The 32-year-old Polish woman, Edith (not her real name), was first employed in care homes on the south coast of England. She worked long and hard, picking up other cleaning jobs to help make ends meet. Edith took English reading and writing classes in her own time. Throughout this period she was paying taxes while getting little in return.

She then moved to work as a cleaner at a hotel. A keen worker, she soon advanced to become a supervisor. At the moment she is also studying accountancy at college in her spare time. She hopes that one day she will qualify as an accountant.

‘We are here, we contribute, and we pay our taxes. I do not understand why there are these constant attacks on migrants,’ said Edith, who is fed up with the situation and believes there should be a migrant strike: ‘Then people would know exactly what we do.’

She is not wrong. Migrants have always played a key role in keeping the wheels of British society turning. Some 26% of doctors in the National Health Service (NHS) come from other countries. The NHS regularly poaches nurses from other countries, both within and outside the European Union.

Britain’s schools and colleges are packed with teachers from across the world. The transport system has been a ready employer of migrants since the 1950s, when London Transport went out to the West Indies to recruit new employees. The care sector would come to a halt if it weren’t for migrant workers. Then there is the catering industry: in many parts of the country, it is unusual not to be served by a migrant worker.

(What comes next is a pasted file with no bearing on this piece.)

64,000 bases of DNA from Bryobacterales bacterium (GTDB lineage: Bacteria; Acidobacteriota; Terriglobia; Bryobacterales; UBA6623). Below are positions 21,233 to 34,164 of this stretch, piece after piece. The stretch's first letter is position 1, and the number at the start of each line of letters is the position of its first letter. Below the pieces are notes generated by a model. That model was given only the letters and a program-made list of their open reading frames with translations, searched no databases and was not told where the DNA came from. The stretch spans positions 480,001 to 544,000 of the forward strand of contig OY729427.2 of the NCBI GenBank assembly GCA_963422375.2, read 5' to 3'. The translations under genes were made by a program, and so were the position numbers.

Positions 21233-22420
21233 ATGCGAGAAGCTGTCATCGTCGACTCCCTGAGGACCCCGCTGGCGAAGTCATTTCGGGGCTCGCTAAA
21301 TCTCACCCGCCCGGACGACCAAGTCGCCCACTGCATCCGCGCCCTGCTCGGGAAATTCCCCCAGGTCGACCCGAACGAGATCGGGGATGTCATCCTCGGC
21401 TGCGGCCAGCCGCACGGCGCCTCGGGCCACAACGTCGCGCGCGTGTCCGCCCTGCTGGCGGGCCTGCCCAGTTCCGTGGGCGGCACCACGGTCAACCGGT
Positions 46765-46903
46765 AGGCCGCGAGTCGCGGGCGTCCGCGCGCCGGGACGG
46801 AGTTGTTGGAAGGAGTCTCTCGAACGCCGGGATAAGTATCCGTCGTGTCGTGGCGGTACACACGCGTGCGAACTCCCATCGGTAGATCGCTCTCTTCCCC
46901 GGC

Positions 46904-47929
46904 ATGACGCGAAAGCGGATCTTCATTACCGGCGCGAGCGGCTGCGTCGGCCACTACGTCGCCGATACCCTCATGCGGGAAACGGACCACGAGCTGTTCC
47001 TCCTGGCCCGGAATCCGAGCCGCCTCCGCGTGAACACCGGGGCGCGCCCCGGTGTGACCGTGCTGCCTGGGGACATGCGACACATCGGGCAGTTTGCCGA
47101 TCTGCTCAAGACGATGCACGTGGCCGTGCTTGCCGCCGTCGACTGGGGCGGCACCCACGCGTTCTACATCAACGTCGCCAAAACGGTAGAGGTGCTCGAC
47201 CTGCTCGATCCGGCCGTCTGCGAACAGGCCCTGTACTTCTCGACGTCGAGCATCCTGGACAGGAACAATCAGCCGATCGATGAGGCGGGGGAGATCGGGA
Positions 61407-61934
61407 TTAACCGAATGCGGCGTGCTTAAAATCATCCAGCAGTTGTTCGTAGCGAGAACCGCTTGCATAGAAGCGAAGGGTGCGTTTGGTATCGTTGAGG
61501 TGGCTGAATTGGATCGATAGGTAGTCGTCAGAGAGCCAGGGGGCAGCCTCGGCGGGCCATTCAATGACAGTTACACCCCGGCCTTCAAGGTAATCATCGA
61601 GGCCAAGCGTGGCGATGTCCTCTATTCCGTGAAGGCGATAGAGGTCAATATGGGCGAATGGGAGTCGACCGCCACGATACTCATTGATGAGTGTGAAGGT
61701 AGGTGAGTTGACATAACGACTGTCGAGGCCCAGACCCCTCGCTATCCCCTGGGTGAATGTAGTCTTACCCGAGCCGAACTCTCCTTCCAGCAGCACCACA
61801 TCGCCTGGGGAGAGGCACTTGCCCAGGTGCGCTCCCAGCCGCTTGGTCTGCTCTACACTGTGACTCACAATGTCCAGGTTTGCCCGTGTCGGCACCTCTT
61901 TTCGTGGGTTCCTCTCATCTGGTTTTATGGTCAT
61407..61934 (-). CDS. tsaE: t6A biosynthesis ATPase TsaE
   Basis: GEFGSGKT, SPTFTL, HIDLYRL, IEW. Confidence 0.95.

Individuals rail against migrants while at the same time employing Polish workers to put up their extension or loft conversion (the construction industry employs many migrants). The phrase ‘double standards’ was coined for this scenario.

Migration is good for the economy. The government’s own Office for Budget Responsibility figures show that net migration of 250,000 per year boosts the annual GDP by 0.5%. This growth means more jobs, higher tax revenues, more funding for schools and hospitals and a lower deficit.